Safe and Sound

The State Bank of Blue Rapids

Blue Rapids, KS
4
Star Rating
Blue Rapids, KS-based The State Bank of Blue Rapids is an FDIC-insured bank founded in 1871. Regulatory filings show the bank having equity of $5.1 million on assets of $45.6 million, as of June 30, 2017.

Thanks to the work of 8 full-time employees, the bank has amassed loans and leases worth $24.3 million, including real estate loans of $13.1 million. U.S. bank customers currently have $40.2 million in deposits with the bank.

Overall, Bankrate believes that, as of June 30, 2017, The State Bank of Blue Rapids exhibited a good condition, earning 4 out of 5 stars for safety and soundness. Keep reading for a breakdown of how the bank did on the three major criteria Bankrate used to grade American banks.

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THE INSTITUTION'S SCORE

Capital Score

Capital is a key measurement of an institution's financial resilience. It works as a bulwark against losses and provides protection for depositors during times of economic instability for the bank. When looking at safety and soundness, more capital is better.
The State Bank of Blue Rapids racked up 14 out of a possible 30 points on our test to measure the adequacy of a bank's capital, beating the national average of 13.38.

One way to measure this buffer is looking at a bank's Tier 1 capital ratio. The State Bank of Blue Rapids's Tier 1 capital ratio was 20.95 percent, higher than the 6 percent level considered adequate by regulators, but under the national average of 25.16 percent. The higher the capital ratio, the better the bank will be able to stand up to financial challenges.

Overall, The State Bank of Blue Rapids held equity amounting to 11.14 percent of its assets, which was lower than the national average of 12.10 percent.

Asset Quality Score

This test is intended to try to understand how the bank's capitalization and allocated loan loss reserves could be affected by problem assets, such as past-due loans.

Having a large number of these kinds of assets suggests a bank could eventually have to use capital to absorb losses, decreasing its cushion of equity. It also means that there are likely to be many assets that are in non-accrual status and thus aren't earning money, reducing earnings and elevating the risk of a failure in the future.

On Bankrate's asset quality test, The State Bank of Blue Rapids scored 40 out of a possible 40 points, above the national average of 37.62 points.

A useful indicator of asset quality is the percentage of problem assets a bank holds compared to its total assets. As of June 30, 2017, 0.89 percent of The State Bank of Blue Rapids's loans were noncurrent -- in other words, they were more than 90 days past due or were in non-accrual status. That's below the national average of 1.04 percent.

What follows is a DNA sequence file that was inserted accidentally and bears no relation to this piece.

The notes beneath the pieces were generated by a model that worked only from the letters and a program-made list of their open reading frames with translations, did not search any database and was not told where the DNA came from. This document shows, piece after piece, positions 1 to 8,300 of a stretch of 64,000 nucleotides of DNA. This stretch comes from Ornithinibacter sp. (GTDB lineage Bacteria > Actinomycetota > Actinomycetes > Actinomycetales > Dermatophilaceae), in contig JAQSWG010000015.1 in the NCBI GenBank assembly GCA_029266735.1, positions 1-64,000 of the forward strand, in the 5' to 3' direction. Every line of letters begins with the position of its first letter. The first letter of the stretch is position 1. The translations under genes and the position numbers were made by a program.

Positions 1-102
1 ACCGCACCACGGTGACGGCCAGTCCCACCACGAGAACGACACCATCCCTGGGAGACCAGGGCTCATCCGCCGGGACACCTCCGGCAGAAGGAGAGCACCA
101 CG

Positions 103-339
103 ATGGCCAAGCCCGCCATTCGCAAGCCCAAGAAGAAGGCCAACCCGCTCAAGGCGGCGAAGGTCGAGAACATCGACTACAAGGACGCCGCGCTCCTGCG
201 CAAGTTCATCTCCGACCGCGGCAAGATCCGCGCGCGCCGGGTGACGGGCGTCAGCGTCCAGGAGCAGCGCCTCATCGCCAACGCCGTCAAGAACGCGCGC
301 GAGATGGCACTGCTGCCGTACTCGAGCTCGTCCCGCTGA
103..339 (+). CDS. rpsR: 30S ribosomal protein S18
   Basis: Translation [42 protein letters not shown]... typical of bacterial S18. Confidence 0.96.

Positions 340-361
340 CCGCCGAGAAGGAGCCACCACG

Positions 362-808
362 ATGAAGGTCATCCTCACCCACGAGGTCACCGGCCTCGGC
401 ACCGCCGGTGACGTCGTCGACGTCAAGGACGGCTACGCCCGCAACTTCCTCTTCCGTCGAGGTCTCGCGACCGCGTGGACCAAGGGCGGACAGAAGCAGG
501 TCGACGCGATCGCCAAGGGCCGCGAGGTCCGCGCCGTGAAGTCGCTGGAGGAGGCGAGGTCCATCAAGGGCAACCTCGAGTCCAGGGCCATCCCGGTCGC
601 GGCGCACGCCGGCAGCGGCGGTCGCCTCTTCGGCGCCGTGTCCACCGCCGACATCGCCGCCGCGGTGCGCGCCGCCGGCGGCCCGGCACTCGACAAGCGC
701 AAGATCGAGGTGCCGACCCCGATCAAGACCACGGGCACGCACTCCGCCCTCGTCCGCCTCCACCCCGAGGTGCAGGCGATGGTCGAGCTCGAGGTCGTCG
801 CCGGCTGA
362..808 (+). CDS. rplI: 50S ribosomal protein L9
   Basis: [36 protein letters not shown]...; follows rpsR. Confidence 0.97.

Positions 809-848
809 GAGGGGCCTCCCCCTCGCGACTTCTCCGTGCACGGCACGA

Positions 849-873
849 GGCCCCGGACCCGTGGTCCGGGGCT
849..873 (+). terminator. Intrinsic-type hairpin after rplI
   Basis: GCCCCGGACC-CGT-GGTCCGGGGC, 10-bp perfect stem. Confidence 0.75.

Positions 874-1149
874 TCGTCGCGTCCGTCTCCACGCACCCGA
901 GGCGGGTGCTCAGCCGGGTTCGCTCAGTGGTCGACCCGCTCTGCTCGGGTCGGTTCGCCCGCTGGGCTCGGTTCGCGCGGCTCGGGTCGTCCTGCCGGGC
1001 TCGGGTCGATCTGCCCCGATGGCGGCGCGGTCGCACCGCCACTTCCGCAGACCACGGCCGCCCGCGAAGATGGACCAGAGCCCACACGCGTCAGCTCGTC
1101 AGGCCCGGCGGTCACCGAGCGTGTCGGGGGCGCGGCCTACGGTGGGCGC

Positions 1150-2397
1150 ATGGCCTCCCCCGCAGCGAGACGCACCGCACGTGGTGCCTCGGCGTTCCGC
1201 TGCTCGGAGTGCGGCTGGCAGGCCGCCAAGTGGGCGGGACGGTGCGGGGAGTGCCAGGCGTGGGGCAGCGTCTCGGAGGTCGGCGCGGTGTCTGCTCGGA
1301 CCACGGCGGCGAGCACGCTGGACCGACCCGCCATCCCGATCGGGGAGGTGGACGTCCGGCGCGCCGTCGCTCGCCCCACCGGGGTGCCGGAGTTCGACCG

Banks maintain a reserve known as an "allowance for loan and lease losses" to deal with troubled assets . The size of that reserve can be a widely used indicator when evaluating a bank's ability to manage troubled assets, especially when compared to the total amount of at-risk loans. Unfortunately, the FDIC did not provide information on The State Bank of Blue Rapids's loan loss allowance in its most recent filings.

Earnings score

How profitable a bank is has an effect on its long-term survivability. A bank can retain its earnings, increasing its capital buffer, or use them to address problematic loans, likely making the bank better prepared to withstand economic trouble. Conversely, losses take away from a bank's ability to do those things.

On Bankrate's test of earnings, The State Bank of Blue Rapids scored 8 out of a possible 30, coming in below the national average of 16.52.

One important way to measure a bank's earnings is return on equity, or net income (profit, basically) divided by total equity. The most recent annualized quarterly return on equity for The State Bank of Blue Rapids was 3.25 percent, below the national average of 9.28 percent.

The bank earned net income of $82,000 on total equity of $5.1 million for the twelve months ended June 30, 2017. The bank had an annualized return on average assets, or ROA, of 0.36 percent, below the 1 percent deemed satisfactory in accordance with industry standards and below the average for U.S. banks of 1.14 percent.

WHAT IS SAFE & SOUND?

Bankrate.com's Safe & Sound Ratings provide a star rating system to evaluate the current financial status of financial institutions. The information gathered about banks, credit unions and thrifts is updated as set forth in the Terms of Use of Safe & Sound Ratings and Reports. The Safe & Sound Ratings information is grouped by categories of banks, thrifts and credit unions.

Scoring methodology

Bankrate.com evaluates the financial condition of institutions and assigns a one- to five-star rating for each with five stars representing the highest rating. Institutions with satisfactory performance will generally receive a rating of three or more stars. The majority of institutions fall into the three- to four-star range. An institution with an "NR" rating may be too new to rate or may have limited the publicly available information in their regulatory filings. The "NR" is not an indication of financial strength or weakness. The Safe & Sound rating is believed to be reliable, but the information is not guaranteed. In addition, events since the information was collected may have altered the institution's financial condition.